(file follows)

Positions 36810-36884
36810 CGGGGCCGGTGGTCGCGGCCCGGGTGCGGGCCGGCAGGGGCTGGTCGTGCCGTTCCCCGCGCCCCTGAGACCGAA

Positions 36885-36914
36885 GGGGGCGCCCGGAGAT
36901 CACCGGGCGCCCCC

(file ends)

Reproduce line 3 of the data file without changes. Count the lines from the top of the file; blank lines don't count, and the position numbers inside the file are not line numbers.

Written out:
Positions 36885-36914